What the Iranians are up to, according to the New York Times - or not
It's hard to trust the details of the New York Times report this evening (linked on top of Drudge), A Nuclear Debate - Is Iran Designing Warheads, because, well, it's the New York Times and they no longer have much of a reputation for accuracy in reporting. Moreover, one of the keys to article is the truthfulness (or lack thereof) of the 2007 NIE report on Iran that the Times then, among others, swallowed, hook, line and sinker, as Ron Rosenbaum points out.
Nevertheless, the crux of the situation is supposedly this: The Germans, the French and the Israelis, in varying degrees, think the Iranians are at work on a nuclear warhead, but the CIA is more doubtful. All this against the background of the "sudden" (although apparently well known for some time) revelation that the Iranians have a second (of who knows how many) enrichment plants in (or almost in) operation. Into the mix as well is the hope (note that word) of our President that the Israelis can be convinced of the veracity of the American view - that the Iranians are still a ways off from blowing Tel Aviv to smithereens - and restrain themselves from attacking the Iranian installations.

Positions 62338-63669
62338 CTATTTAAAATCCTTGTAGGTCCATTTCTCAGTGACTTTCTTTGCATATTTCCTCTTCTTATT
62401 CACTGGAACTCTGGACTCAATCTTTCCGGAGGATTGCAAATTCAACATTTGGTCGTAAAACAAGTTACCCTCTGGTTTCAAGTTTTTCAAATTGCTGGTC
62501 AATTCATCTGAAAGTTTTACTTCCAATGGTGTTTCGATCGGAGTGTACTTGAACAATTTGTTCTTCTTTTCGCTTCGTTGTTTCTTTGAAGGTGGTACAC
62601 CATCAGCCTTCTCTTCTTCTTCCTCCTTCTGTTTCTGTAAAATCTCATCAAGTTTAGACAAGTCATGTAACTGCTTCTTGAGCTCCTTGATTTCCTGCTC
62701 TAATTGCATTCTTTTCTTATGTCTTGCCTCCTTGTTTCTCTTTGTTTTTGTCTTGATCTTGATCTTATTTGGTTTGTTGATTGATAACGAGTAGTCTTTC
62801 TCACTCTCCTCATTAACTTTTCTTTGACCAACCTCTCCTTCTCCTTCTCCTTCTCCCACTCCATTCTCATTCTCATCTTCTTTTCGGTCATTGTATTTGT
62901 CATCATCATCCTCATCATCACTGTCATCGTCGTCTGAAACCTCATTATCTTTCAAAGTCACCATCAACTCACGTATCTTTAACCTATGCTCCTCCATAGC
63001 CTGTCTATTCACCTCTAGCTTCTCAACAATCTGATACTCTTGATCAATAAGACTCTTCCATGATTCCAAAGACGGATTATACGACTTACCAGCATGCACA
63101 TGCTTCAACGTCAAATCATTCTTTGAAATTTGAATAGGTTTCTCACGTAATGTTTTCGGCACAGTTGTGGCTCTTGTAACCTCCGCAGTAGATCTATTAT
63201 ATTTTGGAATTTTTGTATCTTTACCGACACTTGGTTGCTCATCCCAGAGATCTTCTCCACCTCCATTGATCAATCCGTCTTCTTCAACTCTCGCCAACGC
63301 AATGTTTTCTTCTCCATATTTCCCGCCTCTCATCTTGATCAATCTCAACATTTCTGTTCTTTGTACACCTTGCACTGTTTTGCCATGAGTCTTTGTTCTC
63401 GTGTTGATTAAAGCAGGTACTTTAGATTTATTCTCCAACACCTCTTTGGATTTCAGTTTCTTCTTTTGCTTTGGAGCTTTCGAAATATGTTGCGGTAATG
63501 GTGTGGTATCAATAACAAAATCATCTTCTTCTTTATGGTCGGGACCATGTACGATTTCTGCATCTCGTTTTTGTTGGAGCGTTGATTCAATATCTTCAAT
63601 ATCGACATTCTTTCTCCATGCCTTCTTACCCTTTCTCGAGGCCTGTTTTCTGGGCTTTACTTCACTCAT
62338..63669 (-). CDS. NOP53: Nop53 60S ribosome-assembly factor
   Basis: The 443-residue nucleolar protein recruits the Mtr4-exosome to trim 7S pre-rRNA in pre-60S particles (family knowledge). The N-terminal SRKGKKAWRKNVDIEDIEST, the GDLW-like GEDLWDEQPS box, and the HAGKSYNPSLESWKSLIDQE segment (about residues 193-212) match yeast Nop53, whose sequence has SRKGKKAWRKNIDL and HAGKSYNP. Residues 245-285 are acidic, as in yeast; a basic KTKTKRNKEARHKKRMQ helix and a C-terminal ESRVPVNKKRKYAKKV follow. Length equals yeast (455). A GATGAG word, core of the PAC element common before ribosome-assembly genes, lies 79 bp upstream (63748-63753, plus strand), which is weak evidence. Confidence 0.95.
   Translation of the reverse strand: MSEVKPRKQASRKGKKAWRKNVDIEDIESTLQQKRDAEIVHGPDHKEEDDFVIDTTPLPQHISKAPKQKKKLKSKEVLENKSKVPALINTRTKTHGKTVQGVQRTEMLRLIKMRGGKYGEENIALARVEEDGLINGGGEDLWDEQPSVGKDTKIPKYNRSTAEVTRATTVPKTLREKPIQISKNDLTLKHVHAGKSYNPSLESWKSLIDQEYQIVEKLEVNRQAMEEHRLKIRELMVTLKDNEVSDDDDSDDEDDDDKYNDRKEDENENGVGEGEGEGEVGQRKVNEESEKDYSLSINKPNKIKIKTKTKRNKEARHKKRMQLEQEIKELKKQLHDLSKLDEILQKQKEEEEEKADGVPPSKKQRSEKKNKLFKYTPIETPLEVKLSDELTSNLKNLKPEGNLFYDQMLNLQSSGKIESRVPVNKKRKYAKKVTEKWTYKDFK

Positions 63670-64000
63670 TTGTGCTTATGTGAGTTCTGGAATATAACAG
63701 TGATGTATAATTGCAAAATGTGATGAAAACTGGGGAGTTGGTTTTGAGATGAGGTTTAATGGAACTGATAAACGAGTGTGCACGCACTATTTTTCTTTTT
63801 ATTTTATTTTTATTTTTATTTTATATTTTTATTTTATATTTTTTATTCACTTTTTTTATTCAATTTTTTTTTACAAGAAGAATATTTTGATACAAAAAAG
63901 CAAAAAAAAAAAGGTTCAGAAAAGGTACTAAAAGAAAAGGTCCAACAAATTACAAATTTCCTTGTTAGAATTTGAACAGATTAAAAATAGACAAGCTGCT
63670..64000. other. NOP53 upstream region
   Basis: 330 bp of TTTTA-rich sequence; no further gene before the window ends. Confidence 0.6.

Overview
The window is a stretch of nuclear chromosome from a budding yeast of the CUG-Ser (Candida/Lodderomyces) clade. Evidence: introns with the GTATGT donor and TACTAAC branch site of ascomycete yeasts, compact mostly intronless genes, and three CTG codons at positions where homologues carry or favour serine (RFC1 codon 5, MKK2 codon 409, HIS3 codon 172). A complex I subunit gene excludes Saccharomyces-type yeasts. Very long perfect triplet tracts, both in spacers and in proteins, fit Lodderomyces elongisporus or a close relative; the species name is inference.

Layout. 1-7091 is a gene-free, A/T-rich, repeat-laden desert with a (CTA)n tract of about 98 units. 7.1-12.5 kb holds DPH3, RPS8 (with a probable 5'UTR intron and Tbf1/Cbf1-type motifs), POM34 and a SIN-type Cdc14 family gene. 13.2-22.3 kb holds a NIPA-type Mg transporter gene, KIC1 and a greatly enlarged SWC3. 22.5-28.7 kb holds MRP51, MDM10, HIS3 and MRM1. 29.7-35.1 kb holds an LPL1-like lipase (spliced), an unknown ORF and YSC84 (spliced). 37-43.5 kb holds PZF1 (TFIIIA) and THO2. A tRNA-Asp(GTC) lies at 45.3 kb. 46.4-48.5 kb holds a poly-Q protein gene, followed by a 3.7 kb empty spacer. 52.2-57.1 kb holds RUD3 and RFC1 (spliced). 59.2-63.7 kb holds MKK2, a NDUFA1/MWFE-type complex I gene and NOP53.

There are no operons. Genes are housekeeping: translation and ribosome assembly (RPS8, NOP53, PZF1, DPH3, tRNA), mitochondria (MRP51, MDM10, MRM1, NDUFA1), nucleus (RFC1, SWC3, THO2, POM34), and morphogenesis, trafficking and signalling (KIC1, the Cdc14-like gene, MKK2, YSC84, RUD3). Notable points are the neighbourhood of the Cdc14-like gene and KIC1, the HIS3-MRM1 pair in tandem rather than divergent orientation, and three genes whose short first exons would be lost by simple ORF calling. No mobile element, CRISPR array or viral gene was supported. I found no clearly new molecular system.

Well, what's a poor boy to make of all this (but sing in a rock and roll band)? I sure don't know, but I have one simple, perhaps too simple, question: Why would the Iranians have to design a nuclear warhead for themselves in the first place? Why couldn't they just get one from somebody (North Koreans, friendly Pakistanis... who knows who else?)? Or just take somebody's existing plans and adapt them. It's not exactly the newest technology in the world. If you were telling me the Iranians were going to build their own iPhone, I would roll my eyes, but this?
Anyway, I think we're all going to be hearing more of this debate in the days to come. But unfortunately, it's hard to know when we're being spun on these matters, although we can assume we are. Reading these kinds of articles in the NYT can make your head spin, but at least this one quotes a few real people by name. Not everyone is an "unnamed intelligence official" or a "source close to someone or other." An improvement.